At present, trees remain outside, in attemp to get exposure to some frost, and encourage dormancy. Hoping to get leaf drop, but not harm the more tender trees, Japanese and trident maples. 

 

coh

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Re: Winter Hardening?
« Reply #11 on: October 17, 2012, 09:51 PM »
OK, got it! I do think you could keep them colder through the winter, but if it's working...do you have any issues with trees coming out of dormancy too early?

I don't know where you are in the midwest. Here, most keep their trees outside until around or just after Thanksgiving. The Rochester area temperatures are moderated quite a bit by the Great Lakes, especially early in the season. Average daily lows by the end of November are around 30 deg or slightly below. So the trees experience many sub-freezing nights in November, but only rarely do temps get down to 20 or below. At the next club meeting I will ask about how members handle their maples during this time.

Chris
 

Owen Reich

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Re: Winter Hardening?
« Reply #12 on: October 18, 2012, 10:19 AM »
Keeping the trees in a poly tunnel at or just above freezing should be just fine.  Drying winds do a lot of damage to some species.  A dormant oil spray helps the trees too.  Both Acer palmatum and Acer buergerainum are really tough species of trees.  They can take a lot more abuse than you might think.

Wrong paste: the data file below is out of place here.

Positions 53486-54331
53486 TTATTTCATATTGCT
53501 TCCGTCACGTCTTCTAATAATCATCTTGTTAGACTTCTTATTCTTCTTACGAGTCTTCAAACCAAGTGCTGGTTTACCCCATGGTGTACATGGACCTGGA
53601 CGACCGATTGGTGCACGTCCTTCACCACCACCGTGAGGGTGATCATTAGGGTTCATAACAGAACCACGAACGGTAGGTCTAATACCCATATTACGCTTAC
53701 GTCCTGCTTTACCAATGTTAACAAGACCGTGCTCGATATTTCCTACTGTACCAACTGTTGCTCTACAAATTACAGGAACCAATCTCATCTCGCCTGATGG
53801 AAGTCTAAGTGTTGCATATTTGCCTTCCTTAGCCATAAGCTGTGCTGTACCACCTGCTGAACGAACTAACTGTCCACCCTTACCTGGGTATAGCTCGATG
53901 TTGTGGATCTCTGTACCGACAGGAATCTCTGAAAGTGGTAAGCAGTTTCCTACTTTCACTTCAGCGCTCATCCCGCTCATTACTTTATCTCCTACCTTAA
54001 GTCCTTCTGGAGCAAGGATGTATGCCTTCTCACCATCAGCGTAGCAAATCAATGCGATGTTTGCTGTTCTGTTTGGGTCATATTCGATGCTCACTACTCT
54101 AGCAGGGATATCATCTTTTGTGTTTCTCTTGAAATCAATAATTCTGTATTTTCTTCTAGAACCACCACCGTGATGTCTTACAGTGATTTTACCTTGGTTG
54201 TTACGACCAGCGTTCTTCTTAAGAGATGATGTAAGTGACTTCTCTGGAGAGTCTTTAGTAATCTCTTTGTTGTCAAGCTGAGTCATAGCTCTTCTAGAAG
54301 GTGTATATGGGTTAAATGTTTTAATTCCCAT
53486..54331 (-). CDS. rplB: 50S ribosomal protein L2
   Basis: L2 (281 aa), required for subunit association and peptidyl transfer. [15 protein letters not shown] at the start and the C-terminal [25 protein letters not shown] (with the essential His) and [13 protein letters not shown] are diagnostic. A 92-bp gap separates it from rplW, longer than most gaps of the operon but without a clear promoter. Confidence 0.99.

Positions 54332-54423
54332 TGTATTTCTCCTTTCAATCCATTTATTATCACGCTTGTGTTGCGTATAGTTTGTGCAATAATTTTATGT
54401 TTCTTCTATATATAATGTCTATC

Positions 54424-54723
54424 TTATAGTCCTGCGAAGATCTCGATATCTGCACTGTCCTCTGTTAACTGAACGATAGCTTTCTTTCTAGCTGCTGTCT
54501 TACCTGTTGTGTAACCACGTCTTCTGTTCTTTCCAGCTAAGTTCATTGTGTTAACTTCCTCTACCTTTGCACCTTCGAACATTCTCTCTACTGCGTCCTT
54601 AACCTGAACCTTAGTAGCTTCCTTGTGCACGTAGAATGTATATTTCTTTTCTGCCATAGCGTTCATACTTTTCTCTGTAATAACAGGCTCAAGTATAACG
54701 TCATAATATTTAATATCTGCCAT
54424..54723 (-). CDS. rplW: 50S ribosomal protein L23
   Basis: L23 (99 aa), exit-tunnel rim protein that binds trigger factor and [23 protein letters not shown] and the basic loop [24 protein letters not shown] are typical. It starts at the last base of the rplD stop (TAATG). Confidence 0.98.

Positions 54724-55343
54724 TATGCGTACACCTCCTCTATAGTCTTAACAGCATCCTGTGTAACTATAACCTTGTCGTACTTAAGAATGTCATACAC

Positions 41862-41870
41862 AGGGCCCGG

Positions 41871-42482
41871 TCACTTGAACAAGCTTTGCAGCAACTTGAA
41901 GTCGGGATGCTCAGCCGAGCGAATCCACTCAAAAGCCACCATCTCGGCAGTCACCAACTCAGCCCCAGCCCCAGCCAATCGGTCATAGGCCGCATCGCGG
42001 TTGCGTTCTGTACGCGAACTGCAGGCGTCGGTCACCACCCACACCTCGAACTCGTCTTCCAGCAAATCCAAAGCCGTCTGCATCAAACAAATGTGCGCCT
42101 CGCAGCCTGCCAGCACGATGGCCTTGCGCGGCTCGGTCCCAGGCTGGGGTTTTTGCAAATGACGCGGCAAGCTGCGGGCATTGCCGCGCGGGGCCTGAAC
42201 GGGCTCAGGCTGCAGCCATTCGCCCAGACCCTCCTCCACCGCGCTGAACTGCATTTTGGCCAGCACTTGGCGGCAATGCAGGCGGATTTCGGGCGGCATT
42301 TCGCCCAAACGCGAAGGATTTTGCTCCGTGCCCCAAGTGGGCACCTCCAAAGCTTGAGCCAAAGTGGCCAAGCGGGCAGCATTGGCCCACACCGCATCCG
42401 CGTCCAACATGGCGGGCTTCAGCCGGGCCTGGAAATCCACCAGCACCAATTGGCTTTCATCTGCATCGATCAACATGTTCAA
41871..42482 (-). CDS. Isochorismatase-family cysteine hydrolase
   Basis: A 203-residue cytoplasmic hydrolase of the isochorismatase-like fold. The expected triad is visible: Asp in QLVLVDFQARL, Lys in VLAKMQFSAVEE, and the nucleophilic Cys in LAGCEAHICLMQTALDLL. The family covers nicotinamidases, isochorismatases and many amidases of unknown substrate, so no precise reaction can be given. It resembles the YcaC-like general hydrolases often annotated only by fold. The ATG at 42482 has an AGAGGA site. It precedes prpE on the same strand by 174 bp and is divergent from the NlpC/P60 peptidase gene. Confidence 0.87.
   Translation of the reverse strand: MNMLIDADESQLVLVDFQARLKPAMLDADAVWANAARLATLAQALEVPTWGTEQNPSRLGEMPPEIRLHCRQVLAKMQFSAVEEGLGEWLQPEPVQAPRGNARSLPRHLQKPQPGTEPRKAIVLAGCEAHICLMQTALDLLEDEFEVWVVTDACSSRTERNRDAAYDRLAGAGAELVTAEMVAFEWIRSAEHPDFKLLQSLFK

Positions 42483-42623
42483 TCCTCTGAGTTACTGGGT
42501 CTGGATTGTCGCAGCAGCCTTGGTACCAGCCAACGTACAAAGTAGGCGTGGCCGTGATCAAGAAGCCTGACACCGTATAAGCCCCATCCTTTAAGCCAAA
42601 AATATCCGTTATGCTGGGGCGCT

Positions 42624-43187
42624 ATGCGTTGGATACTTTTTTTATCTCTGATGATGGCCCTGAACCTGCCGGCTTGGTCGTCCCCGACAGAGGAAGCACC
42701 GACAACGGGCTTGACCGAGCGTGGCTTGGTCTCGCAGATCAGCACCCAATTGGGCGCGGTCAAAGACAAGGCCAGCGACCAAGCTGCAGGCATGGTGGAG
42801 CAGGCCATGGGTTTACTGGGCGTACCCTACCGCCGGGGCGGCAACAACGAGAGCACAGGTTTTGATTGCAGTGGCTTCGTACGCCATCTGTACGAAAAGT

Seems like a few cold nights to set dormancy and lowering the poly tunnel temp to say 32-35 would work.  40 does seem a bit high and potentially expensive.  I always kept my trees in a poly tunnel that I vented with some slits in the roof (in Nashville) where it gets into the low teens, sometimes zero.
 

Tao

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Re: Winter Hardening?
« Reply #13 on: October 26, 2012, 11:48 AM »
I have a few question after reading the posts since I'm still trying to figure out the whole " don't kill your trees during winter" gig: I've got a juniper and a Trident maple

1. Where can I get this poly tunnel you're talking about? I live in Zone 6 with some characteristics of Zone 5 at times (iowa) so this item may be helpful since I don't have a garage.

2. how often do you still water during the winter, especially in the tunnel?

3. What is the dormancy spray you're talking about and where can I get it? What purpose does it serve?
 

Judy

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Re: Winter Hardening?
« Reply #14 on: October 28, 2012, 08:21 AM »
To find the poly tunnel material, just google "poly greenhouse tunnel", or look at greenhouse suppliers.  You could do the same with a cold frame, just be sure to open it in the warmer days.  And remember that you don't want to site it in a sunny location...

You check your trees to see if they need water just like always - I check mine weekly.  It depends on how warm/cold it is.  Don't water a frozen rootball, but packing snow on them is good if you have snow.

You could get neem oil, it's readily available.  It helps with overwintering pests on your trees.
« Last Edit: October 28, 2012, 08:24 AM by Judy »